The dead of winter. Darkness. Disturbing noises. A girls’ boarding school, unoccupied during spring break. These are the elements that set the tone for the incredibly frightening February, directed by Oz Perkins.
To give away much more than these plot elements would ruin the slow creep of dread that suffocates while you watch February. Perkins and cinematographer Julie Kirkwood focus on the little details as well as the vast, grey emptiness of the school. Close ups on the two main characters indicate nothing behind the masks they wear, even though they should be opening up to each other for support, as each is grappling with their own versions of hell. Their blankness is more upsetting and revealing than anything spoken.
Yet Perkins, who also wrote the script, wisely utilizes the naturalistic dialogue of teenaged girls to capture the sense of the abnormal amongst the normal. As Kat, Kiernan Shipka leaves all comparisons to Mad Men‘s Sally Draper in the dust. Hers is a subtle, painful performance, part needy child and part monstrous other. Lucy Boynton imbues Rose with that bitchy beauty of young women who try to be something other than what they are, while on the inside they are as fragile and helpless as any of us. Then there’s Joan, the wary, wild-eyed wild card. Emma Roberts’ silent screaming in the last scene is as tragic as that of a wounded animal caught in a trap.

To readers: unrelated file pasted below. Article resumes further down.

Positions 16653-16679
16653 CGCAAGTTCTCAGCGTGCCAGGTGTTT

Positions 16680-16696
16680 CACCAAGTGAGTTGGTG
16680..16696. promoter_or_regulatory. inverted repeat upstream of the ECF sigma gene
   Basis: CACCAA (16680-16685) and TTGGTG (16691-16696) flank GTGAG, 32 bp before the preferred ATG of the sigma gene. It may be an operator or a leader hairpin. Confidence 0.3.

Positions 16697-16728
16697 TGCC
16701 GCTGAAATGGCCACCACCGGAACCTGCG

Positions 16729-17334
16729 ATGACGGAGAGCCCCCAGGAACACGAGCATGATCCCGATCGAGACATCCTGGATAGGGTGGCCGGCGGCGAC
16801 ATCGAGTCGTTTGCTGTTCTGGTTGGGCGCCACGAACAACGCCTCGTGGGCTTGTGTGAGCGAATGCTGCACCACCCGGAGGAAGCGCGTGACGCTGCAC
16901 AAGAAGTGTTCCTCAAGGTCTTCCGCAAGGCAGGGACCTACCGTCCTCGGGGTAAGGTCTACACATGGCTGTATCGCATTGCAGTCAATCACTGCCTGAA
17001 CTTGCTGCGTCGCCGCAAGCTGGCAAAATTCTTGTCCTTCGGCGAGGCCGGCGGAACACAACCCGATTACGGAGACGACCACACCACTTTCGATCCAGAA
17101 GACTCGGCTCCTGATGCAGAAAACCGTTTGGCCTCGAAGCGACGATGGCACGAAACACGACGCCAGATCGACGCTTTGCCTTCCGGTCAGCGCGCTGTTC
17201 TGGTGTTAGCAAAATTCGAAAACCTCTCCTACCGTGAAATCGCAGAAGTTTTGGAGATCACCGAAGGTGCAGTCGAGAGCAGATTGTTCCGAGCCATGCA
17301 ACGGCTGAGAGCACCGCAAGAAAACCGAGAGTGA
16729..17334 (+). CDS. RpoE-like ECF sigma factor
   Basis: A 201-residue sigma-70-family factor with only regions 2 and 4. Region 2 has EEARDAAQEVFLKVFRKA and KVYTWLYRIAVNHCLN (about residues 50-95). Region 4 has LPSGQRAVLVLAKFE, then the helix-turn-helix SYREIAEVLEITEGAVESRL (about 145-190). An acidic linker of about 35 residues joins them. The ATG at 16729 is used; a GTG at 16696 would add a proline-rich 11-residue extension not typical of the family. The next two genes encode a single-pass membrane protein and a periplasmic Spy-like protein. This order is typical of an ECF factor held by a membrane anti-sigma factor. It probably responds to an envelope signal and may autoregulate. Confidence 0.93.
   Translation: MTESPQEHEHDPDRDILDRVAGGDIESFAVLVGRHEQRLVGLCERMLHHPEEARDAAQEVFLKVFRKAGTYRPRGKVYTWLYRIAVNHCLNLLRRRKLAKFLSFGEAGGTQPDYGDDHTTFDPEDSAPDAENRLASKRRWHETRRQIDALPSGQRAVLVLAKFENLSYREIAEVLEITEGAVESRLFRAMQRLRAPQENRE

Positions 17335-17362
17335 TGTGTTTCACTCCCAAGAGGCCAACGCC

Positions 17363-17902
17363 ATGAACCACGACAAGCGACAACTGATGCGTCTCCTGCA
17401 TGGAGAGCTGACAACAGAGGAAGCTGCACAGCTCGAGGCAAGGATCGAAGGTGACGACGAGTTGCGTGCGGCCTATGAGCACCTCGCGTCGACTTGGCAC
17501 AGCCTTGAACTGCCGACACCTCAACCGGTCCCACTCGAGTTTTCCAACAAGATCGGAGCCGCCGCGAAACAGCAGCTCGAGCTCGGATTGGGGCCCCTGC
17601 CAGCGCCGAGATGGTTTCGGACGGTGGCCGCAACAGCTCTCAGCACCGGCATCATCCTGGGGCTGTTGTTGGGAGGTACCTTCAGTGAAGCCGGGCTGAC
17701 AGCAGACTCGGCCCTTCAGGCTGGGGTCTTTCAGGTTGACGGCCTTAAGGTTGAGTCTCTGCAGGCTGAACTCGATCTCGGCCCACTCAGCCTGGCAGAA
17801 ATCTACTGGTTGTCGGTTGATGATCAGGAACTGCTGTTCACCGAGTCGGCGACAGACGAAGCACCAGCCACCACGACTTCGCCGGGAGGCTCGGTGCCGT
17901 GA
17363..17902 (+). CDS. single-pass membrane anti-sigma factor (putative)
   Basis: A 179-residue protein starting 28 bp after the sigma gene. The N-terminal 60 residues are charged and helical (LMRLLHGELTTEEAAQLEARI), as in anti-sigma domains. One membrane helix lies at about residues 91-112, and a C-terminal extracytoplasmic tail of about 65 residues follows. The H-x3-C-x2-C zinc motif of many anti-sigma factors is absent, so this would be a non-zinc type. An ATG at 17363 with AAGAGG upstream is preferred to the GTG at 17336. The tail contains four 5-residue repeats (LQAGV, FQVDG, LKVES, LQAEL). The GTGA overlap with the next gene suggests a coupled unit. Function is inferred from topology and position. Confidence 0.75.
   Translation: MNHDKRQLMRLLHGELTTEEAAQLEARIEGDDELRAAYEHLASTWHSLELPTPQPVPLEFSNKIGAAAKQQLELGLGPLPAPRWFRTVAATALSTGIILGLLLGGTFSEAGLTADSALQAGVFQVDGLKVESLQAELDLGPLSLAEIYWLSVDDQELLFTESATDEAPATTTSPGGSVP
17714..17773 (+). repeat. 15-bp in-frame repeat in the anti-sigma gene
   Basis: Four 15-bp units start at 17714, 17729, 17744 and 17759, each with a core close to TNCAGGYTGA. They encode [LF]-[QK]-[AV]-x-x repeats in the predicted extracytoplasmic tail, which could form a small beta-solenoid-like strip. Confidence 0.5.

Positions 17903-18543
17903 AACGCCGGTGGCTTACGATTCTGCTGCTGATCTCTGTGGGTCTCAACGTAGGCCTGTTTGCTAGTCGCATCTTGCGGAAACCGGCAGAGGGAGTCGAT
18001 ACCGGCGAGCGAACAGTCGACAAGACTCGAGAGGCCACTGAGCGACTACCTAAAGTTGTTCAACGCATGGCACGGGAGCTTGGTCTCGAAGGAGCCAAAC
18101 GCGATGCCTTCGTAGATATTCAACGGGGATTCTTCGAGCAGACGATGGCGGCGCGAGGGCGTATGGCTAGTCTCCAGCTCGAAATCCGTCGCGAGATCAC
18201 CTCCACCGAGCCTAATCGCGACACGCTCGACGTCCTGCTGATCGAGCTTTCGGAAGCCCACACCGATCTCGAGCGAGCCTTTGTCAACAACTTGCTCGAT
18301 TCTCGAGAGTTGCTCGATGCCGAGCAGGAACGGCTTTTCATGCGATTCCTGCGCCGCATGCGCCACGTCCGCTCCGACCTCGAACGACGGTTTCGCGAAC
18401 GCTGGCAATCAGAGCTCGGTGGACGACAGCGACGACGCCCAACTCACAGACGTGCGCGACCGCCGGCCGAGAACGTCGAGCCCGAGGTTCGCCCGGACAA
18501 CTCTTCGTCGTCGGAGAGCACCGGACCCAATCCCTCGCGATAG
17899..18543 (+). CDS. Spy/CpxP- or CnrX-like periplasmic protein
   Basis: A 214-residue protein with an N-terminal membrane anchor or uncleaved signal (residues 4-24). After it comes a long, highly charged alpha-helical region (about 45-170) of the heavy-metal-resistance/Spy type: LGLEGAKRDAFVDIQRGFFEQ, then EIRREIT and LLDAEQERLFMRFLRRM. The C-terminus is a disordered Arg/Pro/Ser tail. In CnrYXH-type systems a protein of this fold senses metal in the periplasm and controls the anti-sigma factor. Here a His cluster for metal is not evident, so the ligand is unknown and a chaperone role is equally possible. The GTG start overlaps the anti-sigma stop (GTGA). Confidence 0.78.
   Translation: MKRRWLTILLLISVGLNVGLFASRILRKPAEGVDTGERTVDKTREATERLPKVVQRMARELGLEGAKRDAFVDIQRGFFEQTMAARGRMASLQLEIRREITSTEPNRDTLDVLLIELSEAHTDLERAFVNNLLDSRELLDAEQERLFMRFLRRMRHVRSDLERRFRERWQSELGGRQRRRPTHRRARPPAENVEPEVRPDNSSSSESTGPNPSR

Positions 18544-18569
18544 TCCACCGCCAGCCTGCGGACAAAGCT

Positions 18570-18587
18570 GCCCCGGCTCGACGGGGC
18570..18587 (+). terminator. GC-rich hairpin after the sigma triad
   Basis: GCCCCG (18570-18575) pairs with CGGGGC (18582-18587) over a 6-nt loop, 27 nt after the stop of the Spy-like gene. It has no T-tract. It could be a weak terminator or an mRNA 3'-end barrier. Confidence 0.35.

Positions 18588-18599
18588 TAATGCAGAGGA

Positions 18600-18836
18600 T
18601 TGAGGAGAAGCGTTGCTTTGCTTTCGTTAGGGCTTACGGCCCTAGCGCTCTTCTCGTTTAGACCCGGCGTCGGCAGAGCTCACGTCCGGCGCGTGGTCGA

There are a few more scenes in February that will crawl under your skin: the furnace in the basement, the twilight of Kat’s dorm room, the pay phone in the hallway. Shocking in both their disquieting and unknowable qualities, they provide the numbing feeling of pure terror. There are also visceral moments of violence in which the sounds of the intensity of purpose on display is almost more horrific than any blood splatter or shrieking.
A couple of moments in February teeter on the edge of being too on the nose, but not so much so that they torpedo the haunting magic of the film. They don’t provide any readily available answers, either, only more nagging and troubling questions.
In a lake of unnaturally cold, calm stillness, February shows us the decaying, decrepit hand of death reaching out to grab our ankles like a steel vise. It’s a chilling and unforgettable film that will stay with you after the credits have rolled.